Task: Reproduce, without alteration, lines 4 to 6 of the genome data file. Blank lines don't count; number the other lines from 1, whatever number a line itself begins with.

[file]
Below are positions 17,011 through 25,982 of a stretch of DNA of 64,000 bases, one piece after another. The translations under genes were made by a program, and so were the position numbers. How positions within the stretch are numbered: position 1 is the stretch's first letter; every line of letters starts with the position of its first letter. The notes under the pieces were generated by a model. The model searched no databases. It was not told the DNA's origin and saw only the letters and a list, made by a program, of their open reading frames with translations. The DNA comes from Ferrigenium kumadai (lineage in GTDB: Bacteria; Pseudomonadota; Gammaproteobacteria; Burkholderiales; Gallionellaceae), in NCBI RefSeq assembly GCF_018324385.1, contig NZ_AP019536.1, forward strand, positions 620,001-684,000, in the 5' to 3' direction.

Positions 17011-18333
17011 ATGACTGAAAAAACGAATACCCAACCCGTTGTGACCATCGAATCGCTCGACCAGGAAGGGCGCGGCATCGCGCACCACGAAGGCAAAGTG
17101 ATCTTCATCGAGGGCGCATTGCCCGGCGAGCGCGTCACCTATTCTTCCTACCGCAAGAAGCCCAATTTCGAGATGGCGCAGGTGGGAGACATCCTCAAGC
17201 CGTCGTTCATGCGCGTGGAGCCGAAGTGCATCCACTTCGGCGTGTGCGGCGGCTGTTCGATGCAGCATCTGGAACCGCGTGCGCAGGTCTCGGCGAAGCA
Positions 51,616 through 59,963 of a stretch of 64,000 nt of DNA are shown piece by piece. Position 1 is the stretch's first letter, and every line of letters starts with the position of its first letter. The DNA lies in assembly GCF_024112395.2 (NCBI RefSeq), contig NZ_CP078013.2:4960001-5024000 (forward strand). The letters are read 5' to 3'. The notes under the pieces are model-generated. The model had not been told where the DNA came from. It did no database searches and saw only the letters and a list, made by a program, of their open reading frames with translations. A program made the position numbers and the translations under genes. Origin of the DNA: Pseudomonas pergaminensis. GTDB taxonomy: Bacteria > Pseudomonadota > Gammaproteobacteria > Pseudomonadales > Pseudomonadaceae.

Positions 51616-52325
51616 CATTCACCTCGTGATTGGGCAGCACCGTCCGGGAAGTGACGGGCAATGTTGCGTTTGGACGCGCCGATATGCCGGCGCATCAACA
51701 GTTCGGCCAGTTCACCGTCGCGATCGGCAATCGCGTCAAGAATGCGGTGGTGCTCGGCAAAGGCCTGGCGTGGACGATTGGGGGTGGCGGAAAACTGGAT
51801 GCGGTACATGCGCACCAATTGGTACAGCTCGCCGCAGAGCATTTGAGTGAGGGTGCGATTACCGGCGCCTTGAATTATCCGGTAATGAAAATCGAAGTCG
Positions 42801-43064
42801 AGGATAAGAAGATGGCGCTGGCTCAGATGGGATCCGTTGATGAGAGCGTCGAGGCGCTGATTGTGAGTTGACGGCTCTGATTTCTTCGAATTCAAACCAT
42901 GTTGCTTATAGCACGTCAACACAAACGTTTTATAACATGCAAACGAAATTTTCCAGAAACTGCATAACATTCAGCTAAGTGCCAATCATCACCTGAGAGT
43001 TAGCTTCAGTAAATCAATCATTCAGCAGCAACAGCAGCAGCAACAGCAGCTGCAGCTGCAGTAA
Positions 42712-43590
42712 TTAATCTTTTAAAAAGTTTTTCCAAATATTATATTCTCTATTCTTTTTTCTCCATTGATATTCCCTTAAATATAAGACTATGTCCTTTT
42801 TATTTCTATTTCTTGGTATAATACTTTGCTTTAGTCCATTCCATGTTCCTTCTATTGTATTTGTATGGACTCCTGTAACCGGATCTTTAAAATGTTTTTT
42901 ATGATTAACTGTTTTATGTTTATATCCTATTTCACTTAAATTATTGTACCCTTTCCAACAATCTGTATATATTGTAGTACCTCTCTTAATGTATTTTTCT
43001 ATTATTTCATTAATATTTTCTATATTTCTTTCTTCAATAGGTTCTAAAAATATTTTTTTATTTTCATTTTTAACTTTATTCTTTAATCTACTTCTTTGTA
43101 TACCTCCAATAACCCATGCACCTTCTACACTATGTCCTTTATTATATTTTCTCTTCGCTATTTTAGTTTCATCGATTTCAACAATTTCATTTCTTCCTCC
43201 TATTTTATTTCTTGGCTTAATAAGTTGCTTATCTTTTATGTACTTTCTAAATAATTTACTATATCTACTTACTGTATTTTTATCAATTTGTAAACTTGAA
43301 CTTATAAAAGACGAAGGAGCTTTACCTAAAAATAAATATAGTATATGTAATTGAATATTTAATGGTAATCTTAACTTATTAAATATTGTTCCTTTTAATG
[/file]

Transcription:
17101 ATCTTCATCGAGGGCGCATTGCCCGGCGAGCGCGTCACCTATTCTTCCTACCGCAAGAAGCCCAATTTCGAGATGGCGCAGGTGGGAGACATCCTCAAGC
17201 CGTCGTTCATGCGCGTGGAGCCGAAGTGCATCCACTTCGGCGTGTGCGGCGGCTGTTCGATGCAGCATCTGGAACCGCGTGCGCAGGTCTCGGCGAAGCA
Positions 51,616 through 59,963 of a stretch of 64,000 nt of DNA are shown piece by piece. Position 1 is the stretch's first letter, and every line of letters starts with the position of its first letter. The DNA lies in assembly GCF_024112395.2 (NCBI RefSeq), contig NZ_CP078013.2:4960001-5024000 (forward strand). The letters are read 5' to 3'. The notes under the pieces are model-generated. The model had not been told where the DNA came from. It did no database searches and saw only the letters and a list, made by a program, of their open reading frames with translations. A program made the position numbers and the translations under genes. Origin of the DNA: Pseudomonas pergaminensis. GTDB taxonomy: Bacteria > Pseudomonadota > Gammaproteobacteria > Pseudomonadales > Pseudomonadaceae.